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pnichols

Santa Cruz Mountains

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Posted: 09/22/17 11:07am Link  |  Quote  |  Print  |  Notify Moderator

MEXICOWANDERER wrote:

After roaring and fuming, this power supply gets my vote and the only viable battery charger that will do whatever you want it to.


It is portable. Unplug it and run.

It has adjustable voltage. The ideal 14.8 volts for generator charging and it will MAINTAIN a preset 14.8 volts and YOU not some a nineteen cent integrated circuit decides when to end the charge rate.

Combined with a solid FIFTY AMP continuous output rating it will recharge batteries as fast or faster than so called Smart chargers costing twice as much,

Tell you what, you get this charger and when you unpack it I will walk you through the setup process step by step*. You will need to buy a cheap set of 10-gauge jumper cables as a connect to the battery umbilical.

You can unplug the unit when finished or install an inline cord switch. Or even a windup timer.

Need to equalize batteries? This is the perfect power unit.

*Not an idle promise.

Offered as gifts I would select this power supply 10 to 1 over any smart converter on the market for use as a battery charger - and it costs less.

http://www.trcelectronics.com/View/Mean-Well/RSP-750-15.shtml


David .... the price is almost right on for the power supply you gave that link to.

HOWEVER, as usual there appears to be a "gotcha": Where's the good old (digital or analog) ammeter and current adjust knob and good old (digital or analog) voltmeter and voltage adjust knob????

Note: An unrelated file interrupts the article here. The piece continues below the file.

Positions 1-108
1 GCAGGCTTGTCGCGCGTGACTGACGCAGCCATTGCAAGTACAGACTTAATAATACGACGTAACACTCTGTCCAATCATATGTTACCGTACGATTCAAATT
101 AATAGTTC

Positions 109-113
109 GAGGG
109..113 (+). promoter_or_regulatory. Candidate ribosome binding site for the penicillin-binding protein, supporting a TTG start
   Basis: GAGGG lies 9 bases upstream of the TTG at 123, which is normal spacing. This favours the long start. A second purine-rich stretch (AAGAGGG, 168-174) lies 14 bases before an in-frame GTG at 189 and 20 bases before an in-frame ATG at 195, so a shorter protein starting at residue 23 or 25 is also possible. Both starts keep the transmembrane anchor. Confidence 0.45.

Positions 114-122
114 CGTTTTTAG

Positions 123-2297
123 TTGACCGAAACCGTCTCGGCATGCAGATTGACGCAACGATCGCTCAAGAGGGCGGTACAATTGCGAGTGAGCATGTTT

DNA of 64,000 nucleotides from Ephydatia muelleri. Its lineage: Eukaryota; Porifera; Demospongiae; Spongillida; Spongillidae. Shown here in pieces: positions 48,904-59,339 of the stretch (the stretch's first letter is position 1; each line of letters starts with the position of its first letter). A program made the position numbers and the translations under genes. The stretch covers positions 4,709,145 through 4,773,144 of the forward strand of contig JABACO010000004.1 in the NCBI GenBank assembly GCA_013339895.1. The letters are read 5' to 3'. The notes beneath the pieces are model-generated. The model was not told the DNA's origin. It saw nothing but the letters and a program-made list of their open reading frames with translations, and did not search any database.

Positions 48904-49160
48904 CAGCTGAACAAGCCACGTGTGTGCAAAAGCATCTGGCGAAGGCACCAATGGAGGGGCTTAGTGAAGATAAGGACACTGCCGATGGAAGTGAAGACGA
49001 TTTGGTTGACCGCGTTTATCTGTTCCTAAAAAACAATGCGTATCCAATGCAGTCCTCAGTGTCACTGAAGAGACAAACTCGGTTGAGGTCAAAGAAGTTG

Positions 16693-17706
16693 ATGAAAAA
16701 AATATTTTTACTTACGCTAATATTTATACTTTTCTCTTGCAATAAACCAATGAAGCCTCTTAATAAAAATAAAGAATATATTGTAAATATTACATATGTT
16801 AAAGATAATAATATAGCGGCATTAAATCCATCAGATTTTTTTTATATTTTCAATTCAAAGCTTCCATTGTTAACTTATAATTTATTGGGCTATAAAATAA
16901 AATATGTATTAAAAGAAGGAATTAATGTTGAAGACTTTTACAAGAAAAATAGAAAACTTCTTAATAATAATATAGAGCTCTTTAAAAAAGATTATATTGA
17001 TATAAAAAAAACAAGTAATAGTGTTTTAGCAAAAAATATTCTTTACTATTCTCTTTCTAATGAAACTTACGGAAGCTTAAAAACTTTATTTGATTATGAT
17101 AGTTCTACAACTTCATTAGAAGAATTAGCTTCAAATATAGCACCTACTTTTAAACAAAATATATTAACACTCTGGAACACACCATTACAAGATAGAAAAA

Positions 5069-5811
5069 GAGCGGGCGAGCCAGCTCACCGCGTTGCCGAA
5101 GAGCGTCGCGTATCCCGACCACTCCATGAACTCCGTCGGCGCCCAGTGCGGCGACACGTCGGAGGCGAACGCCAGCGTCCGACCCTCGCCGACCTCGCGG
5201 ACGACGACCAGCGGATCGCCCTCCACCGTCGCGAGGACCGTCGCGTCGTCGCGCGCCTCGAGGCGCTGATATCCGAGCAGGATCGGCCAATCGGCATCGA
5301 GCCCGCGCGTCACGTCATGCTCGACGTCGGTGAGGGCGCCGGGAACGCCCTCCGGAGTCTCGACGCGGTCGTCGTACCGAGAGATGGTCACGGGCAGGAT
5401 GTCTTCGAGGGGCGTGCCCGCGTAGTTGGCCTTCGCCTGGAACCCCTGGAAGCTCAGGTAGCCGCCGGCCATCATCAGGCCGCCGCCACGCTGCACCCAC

K.I.S.S. reigns supreme. I'm retired, but have plenty of other things to take up my time besides figuring out how to supply external control signals to that power supply in order to set it's voltage and current outputs. I read it's .pdf manual ... and couldn't see where any readout meters or control knobs were located on it's chassis.

* This post was edited 09/22/17 03:42pm by pnichols *


Phil, 2005 E450 Itasca 324V Spirit

coolmom42

Middle Tennessee

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Posted: 09/22/17 11:18am Link  |  Quote  |  Print  |  Notify Moderator

Thanks for all the input folks. Right now I am leaning towards the Champion 3400 watt inverter instead of the Predator, mostly because of the included warranty and the established track record of the Champions.

Am going to find out the details of the converter and take it from there.

How difficult is it to change out the converter? How is the wiring connected to the converter?


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time2roll

Southern California

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Posted: 09/22/17 11:39am Link  |  Quote  |  Print  |  Notify Moderator

coolmom42 wrote:

How difficult is it to change out the converter? How is the wiring connected to the converter?
Five wires.